The two count indictment charged the appellant with having sworn falsely while giving testimony before a Grand Jury in Tampa, Florida, in that he swore that he was not in Tampa on or about December 26 and 27, 1960, and that he swore falsely that a certain package received at his father's home did not contain money. The Grand Jury investigation, during which the testimony was given, was investigating a large robbery of an armored car on the night of December 26, 1960. During his appearance before the Grand Jury, appellant was questioned at length about his association with Hubert Hardin, his whereabouts on or about the time of the Rasdale armored car burglary, and whether or not he had received a package of money from Hubert Hardin shortly after the Rasdale burglary. It was in this context that the Government contended on the trial below that testimony given by appellant as to his not being present in Tampa on December 26 and 27 was material to the inquiry then being made by the Grand Jury. It is the Government's further contention that in order to show not only the materiality but the wilfullness which is an ingredient of the charge of perjury,1 it was necessary on the trial for perjury to prove that the appellant had had an association with Hardin of a nature that would permit the jury to determine that his decision to testify falsely to the Grand Jury was based on a desire to prevent the Grand Jury from obtaining the truth as to appellant's whereabouts at the time of the crime.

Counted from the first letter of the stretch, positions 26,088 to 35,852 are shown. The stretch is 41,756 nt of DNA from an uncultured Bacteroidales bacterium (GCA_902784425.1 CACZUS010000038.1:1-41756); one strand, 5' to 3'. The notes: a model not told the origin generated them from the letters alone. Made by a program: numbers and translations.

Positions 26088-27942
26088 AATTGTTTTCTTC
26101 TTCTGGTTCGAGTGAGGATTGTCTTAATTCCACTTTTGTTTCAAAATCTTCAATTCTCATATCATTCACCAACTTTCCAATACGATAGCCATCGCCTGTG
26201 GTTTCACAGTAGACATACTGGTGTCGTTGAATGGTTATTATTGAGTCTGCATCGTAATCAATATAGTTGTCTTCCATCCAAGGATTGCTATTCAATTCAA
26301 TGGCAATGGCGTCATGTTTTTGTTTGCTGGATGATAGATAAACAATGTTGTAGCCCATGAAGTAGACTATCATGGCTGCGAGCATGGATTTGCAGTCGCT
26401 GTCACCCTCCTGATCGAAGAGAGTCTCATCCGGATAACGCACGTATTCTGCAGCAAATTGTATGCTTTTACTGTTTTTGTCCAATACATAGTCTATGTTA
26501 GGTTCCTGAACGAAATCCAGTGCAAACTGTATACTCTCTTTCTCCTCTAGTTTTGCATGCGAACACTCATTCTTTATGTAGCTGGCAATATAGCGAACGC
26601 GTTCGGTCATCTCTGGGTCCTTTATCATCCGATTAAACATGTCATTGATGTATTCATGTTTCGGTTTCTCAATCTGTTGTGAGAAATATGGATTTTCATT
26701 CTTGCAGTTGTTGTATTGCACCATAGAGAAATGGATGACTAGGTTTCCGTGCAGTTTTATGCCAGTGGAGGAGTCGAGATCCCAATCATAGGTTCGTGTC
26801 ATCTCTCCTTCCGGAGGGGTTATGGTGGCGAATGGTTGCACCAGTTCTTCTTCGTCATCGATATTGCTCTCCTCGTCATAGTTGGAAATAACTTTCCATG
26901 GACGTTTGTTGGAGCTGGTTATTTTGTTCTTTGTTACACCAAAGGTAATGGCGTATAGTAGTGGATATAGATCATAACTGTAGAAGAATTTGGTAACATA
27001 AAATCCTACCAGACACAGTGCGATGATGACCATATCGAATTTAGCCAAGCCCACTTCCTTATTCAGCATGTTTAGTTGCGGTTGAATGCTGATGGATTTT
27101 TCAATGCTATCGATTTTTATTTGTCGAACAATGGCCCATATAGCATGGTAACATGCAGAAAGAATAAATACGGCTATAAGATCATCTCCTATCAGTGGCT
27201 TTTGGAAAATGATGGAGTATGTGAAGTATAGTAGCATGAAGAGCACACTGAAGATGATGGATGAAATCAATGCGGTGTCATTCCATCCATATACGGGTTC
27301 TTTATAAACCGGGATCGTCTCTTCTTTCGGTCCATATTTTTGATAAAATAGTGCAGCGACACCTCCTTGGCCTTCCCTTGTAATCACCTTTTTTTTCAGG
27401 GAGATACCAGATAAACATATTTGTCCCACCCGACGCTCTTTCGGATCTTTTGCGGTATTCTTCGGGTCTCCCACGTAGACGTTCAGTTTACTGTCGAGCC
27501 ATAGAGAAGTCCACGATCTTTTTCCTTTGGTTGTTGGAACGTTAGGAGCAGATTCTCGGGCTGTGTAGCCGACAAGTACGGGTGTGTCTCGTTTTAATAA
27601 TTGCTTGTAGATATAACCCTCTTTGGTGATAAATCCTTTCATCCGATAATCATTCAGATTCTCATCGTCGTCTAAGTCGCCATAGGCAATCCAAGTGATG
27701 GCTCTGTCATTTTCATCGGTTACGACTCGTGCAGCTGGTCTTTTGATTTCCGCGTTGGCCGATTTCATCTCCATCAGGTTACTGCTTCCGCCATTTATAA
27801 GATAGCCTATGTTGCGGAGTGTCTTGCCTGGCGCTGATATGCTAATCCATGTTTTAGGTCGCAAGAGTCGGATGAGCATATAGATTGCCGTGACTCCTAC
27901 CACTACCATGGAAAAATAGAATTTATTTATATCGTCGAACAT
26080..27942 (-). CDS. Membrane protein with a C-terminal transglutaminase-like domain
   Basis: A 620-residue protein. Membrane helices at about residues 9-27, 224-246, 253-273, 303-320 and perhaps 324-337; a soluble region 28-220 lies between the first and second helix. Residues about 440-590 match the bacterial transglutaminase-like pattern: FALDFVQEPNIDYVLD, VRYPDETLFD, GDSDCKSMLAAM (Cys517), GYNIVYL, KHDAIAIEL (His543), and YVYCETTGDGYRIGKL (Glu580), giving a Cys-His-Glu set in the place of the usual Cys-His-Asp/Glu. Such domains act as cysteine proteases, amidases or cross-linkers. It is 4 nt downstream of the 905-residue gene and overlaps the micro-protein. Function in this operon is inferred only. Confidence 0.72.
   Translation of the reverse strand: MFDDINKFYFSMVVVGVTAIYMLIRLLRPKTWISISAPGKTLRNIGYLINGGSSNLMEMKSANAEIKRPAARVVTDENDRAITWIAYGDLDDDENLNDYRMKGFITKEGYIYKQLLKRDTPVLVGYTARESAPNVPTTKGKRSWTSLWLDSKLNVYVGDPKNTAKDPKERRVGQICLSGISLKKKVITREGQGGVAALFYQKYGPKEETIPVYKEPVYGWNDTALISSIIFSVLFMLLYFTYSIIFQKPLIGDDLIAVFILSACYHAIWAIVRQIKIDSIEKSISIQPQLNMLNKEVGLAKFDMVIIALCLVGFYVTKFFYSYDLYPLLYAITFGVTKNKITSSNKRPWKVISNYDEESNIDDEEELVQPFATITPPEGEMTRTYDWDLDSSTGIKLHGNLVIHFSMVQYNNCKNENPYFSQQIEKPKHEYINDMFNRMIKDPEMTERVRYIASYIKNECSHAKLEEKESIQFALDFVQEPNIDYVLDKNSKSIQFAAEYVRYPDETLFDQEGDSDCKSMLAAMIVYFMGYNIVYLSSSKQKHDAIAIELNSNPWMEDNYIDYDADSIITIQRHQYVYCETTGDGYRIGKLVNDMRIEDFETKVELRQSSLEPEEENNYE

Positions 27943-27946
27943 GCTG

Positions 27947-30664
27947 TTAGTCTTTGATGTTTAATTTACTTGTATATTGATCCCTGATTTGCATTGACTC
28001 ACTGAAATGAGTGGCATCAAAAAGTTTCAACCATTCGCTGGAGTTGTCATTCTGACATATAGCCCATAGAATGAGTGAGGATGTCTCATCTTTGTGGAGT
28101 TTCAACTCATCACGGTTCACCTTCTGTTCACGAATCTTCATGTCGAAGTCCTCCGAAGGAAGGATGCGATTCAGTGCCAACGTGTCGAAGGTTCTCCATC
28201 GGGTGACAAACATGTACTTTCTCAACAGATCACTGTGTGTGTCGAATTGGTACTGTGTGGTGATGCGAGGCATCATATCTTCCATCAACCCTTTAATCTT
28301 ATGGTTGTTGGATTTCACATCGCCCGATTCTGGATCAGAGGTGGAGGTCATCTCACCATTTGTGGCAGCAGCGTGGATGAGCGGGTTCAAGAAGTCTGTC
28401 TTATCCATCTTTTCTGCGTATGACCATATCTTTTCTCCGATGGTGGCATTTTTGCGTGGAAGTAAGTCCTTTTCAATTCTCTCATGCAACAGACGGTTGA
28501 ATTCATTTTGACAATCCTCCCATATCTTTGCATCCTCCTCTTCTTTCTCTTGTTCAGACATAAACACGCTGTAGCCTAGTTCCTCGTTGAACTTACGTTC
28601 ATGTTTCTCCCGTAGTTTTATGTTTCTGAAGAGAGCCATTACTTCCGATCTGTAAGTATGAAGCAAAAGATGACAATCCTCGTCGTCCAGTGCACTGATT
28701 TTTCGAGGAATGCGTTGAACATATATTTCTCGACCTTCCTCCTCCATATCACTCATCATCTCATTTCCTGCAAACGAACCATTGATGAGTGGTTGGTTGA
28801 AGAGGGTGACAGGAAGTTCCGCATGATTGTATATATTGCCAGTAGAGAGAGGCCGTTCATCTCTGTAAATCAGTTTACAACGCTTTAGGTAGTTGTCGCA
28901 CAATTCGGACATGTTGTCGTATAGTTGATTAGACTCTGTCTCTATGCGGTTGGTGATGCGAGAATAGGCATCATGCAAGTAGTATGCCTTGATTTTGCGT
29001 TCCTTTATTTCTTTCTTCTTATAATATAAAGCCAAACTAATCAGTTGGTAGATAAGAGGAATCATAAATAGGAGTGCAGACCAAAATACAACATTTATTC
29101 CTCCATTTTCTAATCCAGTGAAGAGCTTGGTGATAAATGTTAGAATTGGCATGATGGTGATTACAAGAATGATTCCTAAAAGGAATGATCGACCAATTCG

The grounds of appeal fall into two general classes. The first relates to what appellant concedes to have been inadvertent statements made by Government witnesses while testifying that would disclose to the jury that appellant had a prior criminal record. Objection was made by counsel for appellant in response to some of these statements, but in no case did counsel specifically request the trial court to instruct the jury to disregard the statements when it was apparent that the trial court had failed to do so. Moreover, counsel did not move for a mistrial when it was apparent to what extent the Government witnesses' testimony might be damaging to the accused.